How does this affect the start-up arena? 

Jacobs: Focusing more closely on the start-up arena, the EIF is clearly a leading player with over 50% of all its SME investments in the start-up companies. Over 3,000 start-ups in Europe were already indirectly supported by the EIF. The EIF works with top-tier equity funds which have invested in many successful start-ups. Success stories include companies such as Skype, Spotify, Farfetch, Just Eat and many more.
 
The equity type of financing for development of innovative companies with high growth potential is also encouraged by the European Commission. Can you please share with us how the EC provides the support and why is this important? 
 
Stančič: The European Commission is with the Investment Plan for Europe on the one hand mobilising investments, including equity type of financing, and on the other hand it is encouraging the Member States to remove the investment barriers. To help improve financing conditions in the EU, the Investment Plan envisages the creation of a Capital Markets Union to reduce fragmentation in the financial markets and increase the supply of capital to businesses and investment projects. Due to the fragmentation of the European venture capital market and different regulatory requirements in the Member States, cross-border investments are limited and this market is not developing as for example in the United States (example of the opportunities that a fully functioning single market for capital could offer: if EU venture capital markets were as deep as the US, as much as 90 billion euros more in funds would have been available to companies between 2008 and 2013). As regards completing the Capital Markets Union, on a proposal of the Commission the Member States and the European Parliament are now amending the EU rules to further facilitate cross-border investments by venture capital funds.
 
Is the public-private partnership also important in these activities?
 
The European Commission is under the Investment Plan since November 2016 cooperating with the EIF also in creating a Pan-European venture capital funds-of-funds that aims to unlock market-based finance for SMEs and increase cross-border investments.
 
Photo: Peter Jacobs (left), Head of the European Investment Bank office in Slovenia, and Zoran Stančič, Head of the European Commission Representation in Slovenia

How is the European Commission evaluating the area of venture capital financing in Slovenia?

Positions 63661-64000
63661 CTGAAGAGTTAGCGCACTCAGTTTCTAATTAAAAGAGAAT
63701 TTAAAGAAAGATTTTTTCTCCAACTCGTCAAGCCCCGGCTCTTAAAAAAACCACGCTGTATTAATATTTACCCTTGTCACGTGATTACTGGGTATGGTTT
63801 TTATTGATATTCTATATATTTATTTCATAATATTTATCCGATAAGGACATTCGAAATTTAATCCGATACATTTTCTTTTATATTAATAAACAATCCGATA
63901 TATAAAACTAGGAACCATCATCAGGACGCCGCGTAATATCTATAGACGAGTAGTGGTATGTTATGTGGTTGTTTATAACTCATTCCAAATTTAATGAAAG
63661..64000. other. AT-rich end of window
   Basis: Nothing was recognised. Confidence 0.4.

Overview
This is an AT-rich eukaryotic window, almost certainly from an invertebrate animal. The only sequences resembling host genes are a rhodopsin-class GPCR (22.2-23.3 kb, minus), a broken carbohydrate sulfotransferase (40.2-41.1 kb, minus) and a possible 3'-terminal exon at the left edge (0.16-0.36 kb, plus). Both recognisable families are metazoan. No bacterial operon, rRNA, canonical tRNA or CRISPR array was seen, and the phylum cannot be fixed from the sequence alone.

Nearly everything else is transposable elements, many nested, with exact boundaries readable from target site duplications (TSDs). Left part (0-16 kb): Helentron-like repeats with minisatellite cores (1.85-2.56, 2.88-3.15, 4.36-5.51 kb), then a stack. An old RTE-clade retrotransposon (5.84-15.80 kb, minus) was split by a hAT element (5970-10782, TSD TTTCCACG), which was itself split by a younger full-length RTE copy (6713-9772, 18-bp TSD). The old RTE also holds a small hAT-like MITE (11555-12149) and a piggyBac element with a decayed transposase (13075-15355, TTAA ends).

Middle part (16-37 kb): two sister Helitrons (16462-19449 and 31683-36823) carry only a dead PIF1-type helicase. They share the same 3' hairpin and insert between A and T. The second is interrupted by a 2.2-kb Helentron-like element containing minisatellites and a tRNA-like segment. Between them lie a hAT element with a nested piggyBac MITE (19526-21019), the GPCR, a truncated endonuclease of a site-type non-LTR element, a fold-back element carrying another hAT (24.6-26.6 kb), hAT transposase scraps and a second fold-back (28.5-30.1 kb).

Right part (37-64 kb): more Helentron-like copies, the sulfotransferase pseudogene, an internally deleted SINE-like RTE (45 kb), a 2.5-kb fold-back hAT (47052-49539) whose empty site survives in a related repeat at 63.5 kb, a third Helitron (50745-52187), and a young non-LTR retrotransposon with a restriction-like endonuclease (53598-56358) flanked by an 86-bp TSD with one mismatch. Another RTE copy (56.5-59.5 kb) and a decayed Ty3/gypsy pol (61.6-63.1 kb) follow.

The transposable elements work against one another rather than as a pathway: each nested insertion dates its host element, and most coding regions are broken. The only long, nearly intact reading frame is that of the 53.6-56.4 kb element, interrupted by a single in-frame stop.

Stančič: The European Commission is analysing development of venture capital markets in the Member States also through the European Semester process. As for Slovenia, one of the 2016 country specific recommendations was to improve access to alternative sources of finance. With the Commission's 2017 Country report for Slovenia progress was analysed as limited only: while there were some new seed capital instruments, among others tax incentives for venture capital companies were abolished as of January 2017 (before such an amendment, the Corporate Income Tax Act stipulated a special 0 % tax rate for venture capital companies, but only if they were established in Slovenia). Equity financing is in Slovenia still lower than in the EU. For further development of the alternative sources of finance, measures to increase cross-border inflows to Slovenia should be stimulated as well as measures to stimulate corporate venture capital investments.
 
Mr Jacobs, can you share with us any examples of recent equity investments in Slovenia and in the region?
 
Jacobs:  Equity and mezzanine investment levels pursued as regards SMEs (start-ups but also later stage) by EIF and generally through intermediating partners and funds, remain unfortunately quite subdued in Slovenia. At this point we have only 1 Slovenian based fund in our portfolio and through this domestic one and other multi-country funds, we have only made equity investments in 7 Slovenian companies for about 5 million euros. But, as also already mentioned by my European Commission colleague, our reach into the start-up arena is luckily enhanced through a longstanding co-operation with the Slovenian Enterprise Fund. We both consider the Slovenian Enterprise fund as well positioned regarding  it's consistent address of structural market gap for start-ups and small investments. In addition, we perceive the Slovenian Enterprise Fund as efficient and effective as evident by its considerably large portfolio of successful investments. But overall, with the EFSI enlarged capacity of the EIF to act across a wide spectrum of activities ( technology transfer support, business angel programs, early stage venture capital, just to mention some), we would be very keen to generate a more intense interaction with the Slovenian market.           
 
Can Slovenian companies turn to foreign venture capital funds backed by the EU?
 
Stančič: The European Commission is via the European Investment Fund supporting especially those venture capital funds that invest in innovative companies in several EU countries. As regards Slovenian start-ups and high growth companies, they can turn to foreign venture capital funds. Example: equity fund 3TS Capital Partners had been backed by the EU via the European Investment Fund for investments in the CEE region. The 3TS fund thus invested in March 2017 in Slovenian company Parsek and in December 2016 in company Safesize with technology centre in Vrhnika. More information about cross-border venture capital funds backed by the EU is available at webportal http://access2finance.eu/